Angelfishes are a family of fish with roughly 80 species, with five present in the Hawaiian Islands. Their vibrant colors make them a favorite among divers and snorkelers and a popular aquarium fish. Many species of angelfish are protogynous hermaphrodites, meaning while their life may begin as female, they later change to male. This transformation is sometimes indicated by color pattern change. Once classified as a close relative of butterflyfish, they are now characterized in its own distinct family.
Most species of angelfish reside in coral reef settings, rarely venture from cover, and are quite territorial. Some bold species such as the bandit angelfish have been observed swimming in open ocean areas. Angelfish aren’t commonly seen by snorkelers, and many times are missed by divers. Distribution and range depend on the species, and many reside in the Northwestern Hawaiian Islands. Of the five angelfish species who call Hawaiian waters home, four are endemic.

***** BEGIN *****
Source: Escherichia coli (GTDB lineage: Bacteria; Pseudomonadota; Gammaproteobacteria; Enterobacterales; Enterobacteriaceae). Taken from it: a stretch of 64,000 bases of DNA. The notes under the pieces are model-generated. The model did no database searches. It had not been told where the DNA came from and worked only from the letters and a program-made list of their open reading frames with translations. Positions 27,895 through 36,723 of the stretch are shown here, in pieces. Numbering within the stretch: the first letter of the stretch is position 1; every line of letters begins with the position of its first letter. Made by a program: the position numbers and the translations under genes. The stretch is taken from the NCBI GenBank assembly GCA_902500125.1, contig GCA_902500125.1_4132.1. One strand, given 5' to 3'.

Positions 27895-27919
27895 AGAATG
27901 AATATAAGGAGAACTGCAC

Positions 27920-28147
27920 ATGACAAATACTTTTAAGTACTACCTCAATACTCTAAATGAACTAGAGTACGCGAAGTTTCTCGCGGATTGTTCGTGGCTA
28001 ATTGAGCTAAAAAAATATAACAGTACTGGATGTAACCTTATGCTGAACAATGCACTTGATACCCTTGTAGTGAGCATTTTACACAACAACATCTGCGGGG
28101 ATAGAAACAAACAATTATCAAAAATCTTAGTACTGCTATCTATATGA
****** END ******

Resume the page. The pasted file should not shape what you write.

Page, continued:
Angelfish have distinguished small mouths and brushlike teeth, and larger species of this fish feed primarily on sponges, although their diet can vary from algae to zooplankton. Due to them being territorial, similar species don’t do well if placed together and tend to do better when introduced with mated pairs. These beautiful yet rare fish are a delight when encountered by snorkelers and divers in the Hawaiian Islands.
*Due to the constant rotation of animals back to the ocean, we cannot guarantee the presence of any specific animal.
A unique backward-pointing spine on the gill cover clearly distinguishes angelfish from butterflyfish. Their scientific name combines poma meaning “cheek,” and acanthus meaning “spine.”